The second pillar of Lagardien’s input is that ANC is the best because “the cadres they have deployed across government, state agencies and private corporations, the nomenklatura of the ruling elite, have gained valuable experience in governance.” This is the point he relies on to also argue that anyone that takes government will be sabotaged by this bureaucratic core of the ANC which is all over the state. This is another sensational streak of Lagardien’s tabloid intellectualism intended to provoke public excitement, at the expense of accuracy.
Here, Lagardien is in fact not arguing anymore. It is actually lazy reasoning because thus far, Lagardien depends on social history and comparison to substantiate his points. Yet, this point is not based on any substance or historic example of change that occurred anywhere in the world. It is a scarecrow existing in his mind, seeking to suffocate people to dream beyond the ANC. It assumes that the ANC is itself coherent and commands monopoly over the bureaucratic core in the country. There are no numbers given or demonstrations of this happening in parts of the country where the ANC has not been in government for over 10 years in municipalities or the Western Cape Province. Lagardien is satisfied to simply assert it without supporting the claim.
It also does not follow that just because the ANC commands the entire bureaucracy of the state means it is the only viable option. This is regardless of whether this bureaucracy is kleptocratic; in essence Lagardien says we must accept an inefficient, kleptocratic and dysfunctional bureaucratic core because it is the only one that exists. For those who seek to make this country a better place to live in we will never accept this proposition. If needs be, we will build bureaucratic cores from scratch and this has happened in many countries before, not the least being ANC itself in 1994. Alternatively, we will have to transform the bureaucratic core from its corrupt ways by insisting on effectively punishing corruption and upholding the rule of law.
Finally, Lagardien then degenerates into insult and character assassination of opposition leaders to save his drowning tabloid intellectualism. He says “Malema and Shivambu have significant shortcomings. They display rather dangerous lapses in logic and coherence, and have personalities best suited for a barroom brawl, and not for leading a state as sophisticated, advanced, and as functionally integrated into the global economy as South Africa.”
On this basis, he argues, the only viable option is the ANC.
He does not base this on any ideas of the EFF Founding Manifesto or policies, or pronouncements in Parliament, just insults. Yet Lagardien wants us to believe him, take him to be sophisticated, advances and informed by a globally connected perspective. However, the only thing we deduce is an advanced and unsophisticated slanderous tabloid intellectual. Many white supremacists and reactionary intellectuals used to oppose the liberation movement’s demands for democratisation of South Africa on the basis that “blacks” will not be able to run sophisticated modern institutions. At the heart of colonial anti-black racism was precisely the idea that blacks have no capacity to manage modern civilisation, thus they must be excluded from the franchise. Above all, they would say exiles and prisoners who spent 27 years in jail could not possibly know how to manage a thing as complex as South Africa’s economy, which is so globally connected.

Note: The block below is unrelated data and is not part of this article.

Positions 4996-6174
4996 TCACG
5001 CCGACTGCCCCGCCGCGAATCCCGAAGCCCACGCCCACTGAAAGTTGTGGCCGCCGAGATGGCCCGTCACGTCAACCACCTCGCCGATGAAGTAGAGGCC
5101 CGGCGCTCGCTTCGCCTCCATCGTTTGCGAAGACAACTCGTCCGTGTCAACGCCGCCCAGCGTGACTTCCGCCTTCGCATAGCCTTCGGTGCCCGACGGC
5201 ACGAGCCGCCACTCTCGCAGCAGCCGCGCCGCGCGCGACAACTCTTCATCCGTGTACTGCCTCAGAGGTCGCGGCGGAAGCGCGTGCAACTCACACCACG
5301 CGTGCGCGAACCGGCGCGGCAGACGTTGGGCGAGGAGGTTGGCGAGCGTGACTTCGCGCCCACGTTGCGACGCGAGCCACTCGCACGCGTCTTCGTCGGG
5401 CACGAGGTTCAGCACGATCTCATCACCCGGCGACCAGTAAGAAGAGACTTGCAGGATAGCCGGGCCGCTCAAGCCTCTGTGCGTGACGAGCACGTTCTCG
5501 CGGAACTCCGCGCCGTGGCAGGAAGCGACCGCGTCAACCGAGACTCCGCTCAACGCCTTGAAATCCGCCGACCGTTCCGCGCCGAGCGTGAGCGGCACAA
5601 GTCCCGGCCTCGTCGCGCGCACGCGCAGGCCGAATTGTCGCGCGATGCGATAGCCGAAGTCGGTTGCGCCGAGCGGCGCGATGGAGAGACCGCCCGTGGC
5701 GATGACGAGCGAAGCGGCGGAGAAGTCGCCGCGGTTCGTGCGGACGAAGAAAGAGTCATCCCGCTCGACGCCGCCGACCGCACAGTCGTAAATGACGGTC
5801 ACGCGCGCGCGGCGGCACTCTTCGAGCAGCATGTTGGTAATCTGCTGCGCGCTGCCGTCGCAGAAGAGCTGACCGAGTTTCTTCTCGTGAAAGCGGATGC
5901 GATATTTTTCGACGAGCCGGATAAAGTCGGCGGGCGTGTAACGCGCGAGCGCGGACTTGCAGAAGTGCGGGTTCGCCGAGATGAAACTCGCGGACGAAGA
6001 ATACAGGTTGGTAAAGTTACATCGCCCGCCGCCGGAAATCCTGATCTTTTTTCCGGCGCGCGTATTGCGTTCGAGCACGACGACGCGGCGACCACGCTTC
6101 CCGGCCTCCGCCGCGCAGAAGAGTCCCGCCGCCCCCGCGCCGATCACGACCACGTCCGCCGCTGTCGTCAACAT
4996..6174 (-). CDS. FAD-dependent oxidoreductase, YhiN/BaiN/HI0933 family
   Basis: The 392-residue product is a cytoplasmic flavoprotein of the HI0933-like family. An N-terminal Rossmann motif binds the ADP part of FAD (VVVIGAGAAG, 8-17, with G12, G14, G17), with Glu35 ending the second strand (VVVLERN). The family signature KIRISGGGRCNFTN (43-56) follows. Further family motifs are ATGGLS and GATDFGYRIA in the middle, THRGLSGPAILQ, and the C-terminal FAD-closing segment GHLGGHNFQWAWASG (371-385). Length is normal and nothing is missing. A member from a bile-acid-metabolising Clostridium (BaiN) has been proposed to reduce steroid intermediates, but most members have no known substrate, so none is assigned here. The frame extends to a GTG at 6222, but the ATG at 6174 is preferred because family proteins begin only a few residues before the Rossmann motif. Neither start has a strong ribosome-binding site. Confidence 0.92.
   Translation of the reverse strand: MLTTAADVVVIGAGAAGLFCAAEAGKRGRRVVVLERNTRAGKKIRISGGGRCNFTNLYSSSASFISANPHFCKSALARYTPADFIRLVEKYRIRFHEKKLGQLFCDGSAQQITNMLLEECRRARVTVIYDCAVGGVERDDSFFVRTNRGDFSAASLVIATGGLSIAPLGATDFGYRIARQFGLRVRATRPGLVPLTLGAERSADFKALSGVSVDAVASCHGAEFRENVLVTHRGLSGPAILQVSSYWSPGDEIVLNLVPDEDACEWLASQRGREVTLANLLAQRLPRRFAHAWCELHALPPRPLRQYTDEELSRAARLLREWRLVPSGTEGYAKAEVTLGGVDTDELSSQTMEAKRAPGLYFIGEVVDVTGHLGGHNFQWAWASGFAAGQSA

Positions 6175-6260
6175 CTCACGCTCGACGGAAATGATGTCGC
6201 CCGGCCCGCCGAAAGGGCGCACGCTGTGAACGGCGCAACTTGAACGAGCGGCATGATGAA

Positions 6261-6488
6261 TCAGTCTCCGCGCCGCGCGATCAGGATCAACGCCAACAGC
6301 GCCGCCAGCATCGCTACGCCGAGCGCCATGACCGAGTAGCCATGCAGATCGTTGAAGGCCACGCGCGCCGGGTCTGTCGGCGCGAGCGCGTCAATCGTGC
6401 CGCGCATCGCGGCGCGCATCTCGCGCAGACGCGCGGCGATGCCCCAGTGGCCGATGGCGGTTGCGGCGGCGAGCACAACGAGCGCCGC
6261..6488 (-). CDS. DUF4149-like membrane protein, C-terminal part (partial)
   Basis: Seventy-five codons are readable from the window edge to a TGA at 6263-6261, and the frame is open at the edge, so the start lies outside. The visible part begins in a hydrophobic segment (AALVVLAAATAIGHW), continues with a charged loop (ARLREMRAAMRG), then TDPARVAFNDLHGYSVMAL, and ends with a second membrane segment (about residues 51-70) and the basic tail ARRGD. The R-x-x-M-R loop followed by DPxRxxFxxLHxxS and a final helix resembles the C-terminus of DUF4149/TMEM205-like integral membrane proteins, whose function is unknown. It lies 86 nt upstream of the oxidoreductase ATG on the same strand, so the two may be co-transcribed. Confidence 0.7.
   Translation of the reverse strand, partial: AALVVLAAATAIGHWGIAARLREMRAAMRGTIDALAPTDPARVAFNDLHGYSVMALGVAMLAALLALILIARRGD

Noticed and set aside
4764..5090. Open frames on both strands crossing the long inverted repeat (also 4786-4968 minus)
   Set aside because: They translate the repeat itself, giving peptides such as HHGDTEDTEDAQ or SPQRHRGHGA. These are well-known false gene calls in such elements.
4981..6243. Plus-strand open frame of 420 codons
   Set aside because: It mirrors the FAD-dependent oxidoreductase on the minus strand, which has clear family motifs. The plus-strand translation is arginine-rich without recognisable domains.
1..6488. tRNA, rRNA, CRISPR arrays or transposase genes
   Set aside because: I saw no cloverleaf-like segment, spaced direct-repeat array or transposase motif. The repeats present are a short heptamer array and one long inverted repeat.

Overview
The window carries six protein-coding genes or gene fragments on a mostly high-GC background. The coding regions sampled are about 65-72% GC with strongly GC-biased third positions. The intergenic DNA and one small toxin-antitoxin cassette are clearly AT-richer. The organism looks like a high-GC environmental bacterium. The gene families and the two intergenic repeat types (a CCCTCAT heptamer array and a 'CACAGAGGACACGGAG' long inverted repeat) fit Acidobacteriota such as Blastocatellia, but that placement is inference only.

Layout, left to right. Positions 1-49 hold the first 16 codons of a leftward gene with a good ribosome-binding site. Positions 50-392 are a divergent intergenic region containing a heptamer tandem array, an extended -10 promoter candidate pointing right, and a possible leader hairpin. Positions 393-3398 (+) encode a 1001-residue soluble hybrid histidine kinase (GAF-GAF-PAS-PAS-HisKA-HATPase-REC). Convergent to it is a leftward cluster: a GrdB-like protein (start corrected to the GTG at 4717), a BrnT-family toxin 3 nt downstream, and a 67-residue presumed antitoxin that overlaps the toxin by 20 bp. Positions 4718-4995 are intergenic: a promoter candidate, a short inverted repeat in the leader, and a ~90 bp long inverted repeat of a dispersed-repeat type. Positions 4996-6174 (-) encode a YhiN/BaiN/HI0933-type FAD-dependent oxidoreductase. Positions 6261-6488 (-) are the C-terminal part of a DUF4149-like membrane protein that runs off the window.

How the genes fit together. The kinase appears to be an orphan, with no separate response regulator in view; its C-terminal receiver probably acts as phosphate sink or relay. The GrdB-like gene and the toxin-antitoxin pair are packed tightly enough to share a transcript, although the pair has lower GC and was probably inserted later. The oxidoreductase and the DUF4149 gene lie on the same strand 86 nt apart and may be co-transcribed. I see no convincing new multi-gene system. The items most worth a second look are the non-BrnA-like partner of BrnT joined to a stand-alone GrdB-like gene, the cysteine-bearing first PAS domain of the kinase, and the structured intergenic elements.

In anyway, if the last 20 years of ANC rule, which Lagardien says is the best, are anything to go by, we know for a fact that its policies have been inconsistent, incoherent and based on misdiagnosis of challenges that confront our people. For instance, over the years, the ANC policies on basic education have been inconsistent and incoherent leading to the exacerbation of the dysfunctional nature of the whole education system. The neoliberal macroeconomic policies of the ANC have promised quality sustainable jobs, yet they have failed to lead to industrial expansion and quality jobs. Under the ANC the economy never transformed to benefit all who participate in it and it is increasingly being rejected by global market forces because of the unpredictable nature of President Jacob Zuma. One never knows what is next with Zuma and the ANC collective has lost control of him, and what he says. After the ways in which the finance minster was changed, we can only imagine how many more similar decisions Zuma is taking whose effect we will only feel decades after he’s gone.